It’s a nightmare; you step outside on a sunny morning in full gear ready for your commute to work, throw your leg over your pride and joy and put the key in ready for that familiar purr of the engine. But there’s no purr. That’s when you realise your bike won’t start, you try a couple more times but nope, that machine is going to nowhere so, what do you do now?
If there not time to call out a motorbike engineer before work or you just can’t afford it then you’re going to have to try and tackle the problem head on. If your bikes problem isn’t too serious you might be able to fix it yourself which will 1. Save you some money and 2. Get you on the road in time.
Most of today’s motorbikes need 3 basic things to get started; these are spark, fuel/air flow and compression if it’s not got one these it won’t budge anywhere. When you break down these three components down is a lot easier to see why your machine isn’t moving.
The electrical issues with a bike are usually the most annoying to a biker to deal with, it’s something we take for granted all the time but in reality we don’t know a lot about. First things first makes sure to rule out any basic issues like the position of your key and kill switch, it might seem pretty obvious but it’s always worth checking before you start digging around in your bike! So it’s neither of those, now we need to delve further into your electrics. Start at the spark plugs from here you can trace all the way back to find any ignition problems. To test the spark plugs take them out of the cylinder head and plug them back into the plug cap. Next you’ll want to hold the plug up against some sort of metal (think bolts, screws etc.) and turn on the engine. If you can’t see any spark or if the spark is a bit weak change the spark plugs if the bike still doesn’t work move along the electrical system. Give all the plug wires and caps a good check, if you think these are the issue you can run a quick ohm test on them.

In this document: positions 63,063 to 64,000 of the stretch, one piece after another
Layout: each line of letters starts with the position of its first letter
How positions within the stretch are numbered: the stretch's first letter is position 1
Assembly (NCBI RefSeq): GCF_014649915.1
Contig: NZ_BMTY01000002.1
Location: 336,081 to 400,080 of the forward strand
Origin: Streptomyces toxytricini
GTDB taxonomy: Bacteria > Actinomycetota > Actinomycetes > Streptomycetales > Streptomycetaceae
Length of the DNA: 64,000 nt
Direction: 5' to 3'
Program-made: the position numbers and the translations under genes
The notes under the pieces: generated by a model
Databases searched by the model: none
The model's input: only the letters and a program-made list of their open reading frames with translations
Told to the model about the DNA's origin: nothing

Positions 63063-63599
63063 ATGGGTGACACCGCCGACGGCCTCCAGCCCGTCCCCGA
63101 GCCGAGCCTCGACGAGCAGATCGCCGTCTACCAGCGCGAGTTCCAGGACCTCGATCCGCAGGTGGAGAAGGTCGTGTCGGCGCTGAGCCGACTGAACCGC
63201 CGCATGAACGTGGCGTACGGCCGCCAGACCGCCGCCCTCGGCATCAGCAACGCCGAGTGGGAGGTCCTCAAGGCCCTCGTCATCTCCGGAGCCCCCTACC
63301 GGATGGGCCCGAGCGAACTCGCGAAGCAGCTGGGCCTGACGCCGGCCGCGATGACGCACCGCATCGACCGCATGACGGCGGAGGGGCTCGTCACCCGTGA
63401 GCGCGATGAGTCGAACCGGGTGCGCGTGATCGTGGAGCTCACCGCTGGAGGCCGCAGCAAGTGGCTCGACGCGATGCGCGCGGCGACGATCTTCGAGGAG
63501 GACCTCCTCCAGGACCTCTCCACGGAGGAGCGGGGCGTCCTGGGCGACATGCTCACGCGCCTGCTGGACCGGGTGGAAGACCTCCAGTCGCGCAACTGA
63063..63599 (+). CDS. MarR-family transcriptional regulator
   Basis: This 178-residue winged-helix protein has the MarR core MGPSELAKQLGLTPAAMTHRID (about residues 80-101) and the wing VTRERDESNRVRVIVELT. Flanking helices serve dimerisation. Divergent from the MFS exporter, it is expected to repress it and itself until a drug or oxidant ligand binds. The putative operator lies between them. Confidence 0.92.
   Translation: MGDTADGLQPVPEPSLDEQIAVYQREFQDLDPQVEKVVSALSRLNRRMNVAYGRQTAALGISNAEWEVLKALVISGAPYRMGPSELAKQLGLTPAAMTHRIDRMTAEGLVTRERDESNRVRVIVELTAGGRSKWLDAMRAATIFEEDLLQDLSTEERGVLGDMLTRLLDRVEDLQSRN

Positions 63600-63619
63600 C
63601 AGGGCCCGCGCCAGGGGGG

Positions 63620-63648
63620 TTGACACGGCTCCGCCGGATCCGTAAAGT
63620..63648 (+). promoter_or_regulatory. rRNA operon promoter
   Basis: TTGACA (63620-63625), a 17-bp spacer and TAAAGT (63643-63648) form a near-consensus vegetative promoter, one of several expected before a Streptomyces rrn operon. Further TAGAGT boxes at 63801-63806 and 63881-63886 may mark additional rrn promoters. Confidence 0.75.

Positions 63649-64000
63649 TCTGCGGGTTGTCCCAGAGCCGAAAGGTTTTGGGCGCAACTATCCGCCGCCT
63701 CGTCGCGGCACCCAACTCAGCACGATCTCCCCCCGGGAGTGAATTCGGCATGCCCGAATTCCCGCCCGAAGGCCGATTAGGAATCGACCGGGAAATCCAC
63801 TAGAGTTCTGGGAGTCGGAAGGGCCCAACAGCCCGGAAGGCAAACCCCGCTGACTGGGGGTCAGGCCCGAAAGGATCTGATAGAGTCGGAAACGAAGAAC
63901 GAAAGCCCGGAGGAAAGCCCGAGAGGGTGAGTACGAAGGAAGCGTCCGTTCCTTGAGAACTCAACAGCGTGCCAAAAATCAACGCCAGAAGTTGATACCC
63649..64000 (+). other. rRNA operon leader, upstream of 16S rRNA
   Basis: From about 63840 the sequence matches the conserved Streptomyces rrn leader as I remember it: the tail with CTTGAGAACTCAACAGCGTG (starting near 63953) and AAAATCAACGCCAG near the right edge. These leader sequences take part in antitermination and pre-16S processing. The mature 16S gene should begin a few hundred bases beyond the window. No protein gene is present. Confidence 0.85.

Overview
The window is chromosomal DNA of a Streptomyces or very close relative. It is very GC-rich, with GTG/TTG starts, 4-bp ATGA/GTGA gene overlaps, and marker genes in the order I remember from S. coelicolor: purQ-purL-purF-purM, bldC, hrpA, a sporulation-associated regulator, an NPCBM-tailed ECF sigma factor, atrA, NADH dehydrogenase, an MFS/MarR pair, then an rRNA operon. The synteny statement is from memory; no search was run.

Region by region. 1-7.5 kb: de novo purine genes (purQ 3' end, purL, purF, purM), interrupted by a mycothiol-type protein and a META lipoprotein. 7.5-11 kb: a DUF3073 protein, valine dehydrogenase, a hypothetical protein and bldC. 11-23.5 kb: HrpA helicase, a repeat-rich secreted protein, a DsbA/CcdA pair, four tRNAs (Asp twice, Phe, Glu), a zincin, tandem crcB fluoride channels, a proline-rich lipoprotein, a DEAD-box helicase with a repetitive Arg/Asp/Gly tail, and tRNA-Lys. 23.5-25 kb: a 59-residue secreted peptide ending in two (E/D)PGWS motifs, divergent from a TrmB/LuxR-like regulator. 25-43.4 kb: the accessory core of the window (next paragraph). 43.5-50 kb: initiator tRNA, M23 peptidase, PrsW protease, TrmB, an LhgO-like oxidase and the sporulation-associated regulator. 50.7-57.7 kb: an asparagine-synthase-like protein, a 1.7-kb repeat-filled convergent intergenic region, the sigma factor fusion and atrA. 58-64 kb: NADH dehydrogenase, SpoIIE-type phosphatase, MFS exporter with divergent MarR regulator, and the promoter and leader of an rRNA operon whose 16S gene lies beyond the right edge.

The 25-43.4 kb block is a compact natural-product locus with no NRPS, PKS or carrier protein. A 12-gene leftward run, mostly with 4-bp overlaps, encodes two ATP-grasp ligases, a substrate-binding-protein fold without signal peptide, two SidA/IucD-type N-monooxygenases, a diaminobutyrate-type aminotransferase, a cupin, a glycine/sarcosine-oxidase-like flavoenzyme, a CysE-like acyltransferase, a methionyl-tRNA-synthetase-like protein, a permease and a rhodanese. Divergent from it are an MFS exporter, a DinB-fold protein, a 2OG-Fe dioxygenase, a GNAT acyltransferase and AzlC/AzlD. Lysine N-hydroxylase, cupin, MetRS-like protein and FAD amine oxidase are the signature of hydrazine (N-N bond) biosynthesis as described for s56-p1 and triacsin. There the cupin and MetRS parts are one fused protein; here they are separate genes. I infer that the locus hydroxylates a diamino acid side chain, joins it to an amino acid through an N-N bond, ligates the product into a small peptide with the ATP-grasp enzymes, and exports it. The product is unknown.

Again make sure all the obvious things are covered, there’s petrol in the tank etc. If your bike has been sitting for a while unused it can cause petrol in the tank to break down and it won’t combust, so ensure there is fresh fuel in the tank. Another issue with sitting is that it can really dry out your fuel system, you might need to help of starting fluid or carb cleaner sprayed into the carb intake this should draw fuel out of the tank once its fired up. If your bike still isn’t working then try checking a couple of these issues:
-A clogged vent tube
-The engine might be flooded, if it is unflood it by taking out the spark plugs turn off the choke and flip the motor over so the extra fuel is dissipated.
-Clean your carbs out. When fuel breaks down it can leave gross green gunk in the carburettor and block the jets.
– Check for broken or loose vacuums. The engine needs the right amount of air to be mixed with the fuel, if a vacuum line is broken or lose too much air can be drawn into the combustion chamber
-Check your vacuum line for cracks and holes, this can cause to little air to be pulled into the chamber
Checking the compression should be the very last things you trouble shoot your bike. If your one of your cylinders has low compression your engine won’t fire up right (or not at all). Checking the compression can be a bit trickier and requires you to have a compression tester. Anything from worn out piston rings to scored cylinder can cause this.
At this point it’s probably where you need to hold up your hands in defeat and get the experts involved…
One last check, I know we mentioned it at the start of the article but check your kill switch isn’t set to off!